A MAN died from meningitis days after being diagnosed with an ear infection and sent home from an emergency ward, an inquest heard.

Father-of-one Lee Saunders, 39, of West View, Clitheroe, died on December 10 at Royal Blackburn Hospital after failing to regain consciousness after falling into a coma five days earlier.

Previously he been told he had an ear infection and sent home with drops and painkillers.

An inquest in Blackburn heard evidence from his wife Clare Saunders, who said that on December 3 her husband had complained of severe pain on and around his ear.

She said: "Lee had a very high pain threshold.

"He normally just got on with things.

"He never complained, even when he had the flu, but that day he called me when I was out walking the dog, asked me to come home, saying, 'I'm in agony'."

Later that day Mr Saunders, a BT engineer, was taken by ambulance to accident and emergency at Royal Blackburn Hospital where he was seen several hours later by a mid-ranking doctor, Kumar Pratyush.

He was later released after seeing the doctor but his condition deteriorated at home and he was admitted in a semi-conscious state, just over a day later.

Giving evidence to the court Dr Pratyush said he had examined Mr Saunders during a 'very busy' shift.

He said by then, after taking painkillers, Mr Saunders was not in a distressed state and the pain had receded.

He said: "I chatted to him for about 20 minutes, examined him and during that I could not pick any red flags, he seemed comfortable.

"We communicated clearly.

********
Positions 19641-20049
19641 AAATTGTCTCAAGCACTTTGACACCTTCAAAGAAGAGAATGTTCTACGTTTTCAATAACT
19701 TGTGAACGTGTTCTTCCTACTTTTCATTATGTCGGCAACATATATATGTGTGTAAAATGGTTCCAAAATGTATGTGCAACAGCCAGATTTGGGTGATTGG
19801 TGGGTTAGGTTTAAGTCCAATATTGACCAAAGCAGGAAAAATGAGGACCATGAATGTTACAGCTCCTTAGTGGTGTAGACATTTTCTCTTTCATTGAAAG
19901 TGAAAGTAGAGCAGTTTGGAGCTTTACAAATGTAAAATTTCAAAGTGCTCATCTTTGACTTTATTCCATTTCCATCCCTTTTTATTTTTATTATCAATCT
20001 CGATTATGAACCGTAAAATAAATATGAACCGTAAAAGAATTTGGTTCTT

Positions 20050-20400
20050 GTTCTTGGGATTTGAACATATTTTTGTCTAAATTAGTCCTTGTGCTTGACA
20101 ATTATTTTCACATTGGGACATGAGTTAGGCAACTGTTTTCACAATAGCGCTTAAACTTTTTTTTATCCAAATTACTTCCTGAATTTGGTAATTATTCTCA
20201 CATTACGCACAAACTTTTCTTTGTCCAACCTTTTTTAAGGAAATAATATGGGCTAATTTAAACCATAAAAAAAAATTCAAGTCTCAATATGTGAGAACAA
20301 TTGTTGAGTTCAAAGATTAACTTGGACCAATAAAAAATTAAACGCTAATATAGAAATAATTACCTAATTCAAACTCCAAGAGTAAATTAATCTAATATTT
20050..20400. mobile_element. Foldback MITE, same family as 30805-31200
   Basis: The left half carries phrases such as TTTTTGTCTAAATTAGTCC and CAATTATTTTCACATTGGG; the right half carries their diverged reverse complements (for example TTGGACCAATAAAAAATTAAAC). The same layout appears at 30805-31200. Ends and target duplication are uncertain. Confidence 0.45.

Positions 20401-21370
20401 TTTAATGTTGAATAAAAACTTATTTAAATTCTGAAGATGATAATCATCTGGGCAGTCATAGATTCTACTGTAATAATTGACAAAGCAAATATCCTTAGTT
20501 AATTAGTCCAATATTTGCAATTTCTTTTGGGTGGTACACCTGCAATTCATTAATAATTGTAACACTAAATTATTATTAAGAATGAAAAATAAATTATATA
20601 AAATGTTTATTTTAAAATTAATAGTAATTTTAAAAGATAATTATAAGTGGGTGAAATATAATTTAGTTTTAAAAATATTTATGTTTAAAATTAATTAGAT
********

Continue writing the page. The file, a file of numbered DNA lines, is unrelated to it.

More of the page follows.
"At that time he had no earache or headache and his pulse and temperature were normal.

"I pulled back his ears to examine the inner canal and he did not exhibit any pain."

Dr Pratyush said that when he was told that Mr Saunders had died from bacterial meningitis he was 'totally shocked'.

He added: "I was so deeply saddened, totally devastated that this had happened to such a nice person.

"When I saw him I just didn't get any red flags."

Senior Blackburn, Hyndburn and Ribble Valley coroner Michael Singleton concluded that Mr Saunders died from natural causes.

He said: "From a coronial point of view my key question is whether there was a gross failure to provide medical attention to Mr Saunders which would amount to neglect.

"That is not the case.

"My assessment is that on the the first occasion he presented at hospital it was just to soon and on the second occasion it was too late and the symptoms had advanced.

"He died from natural causes.

"To his family who had a lifetime ahead with him I can only offer my heartfelt sympathies."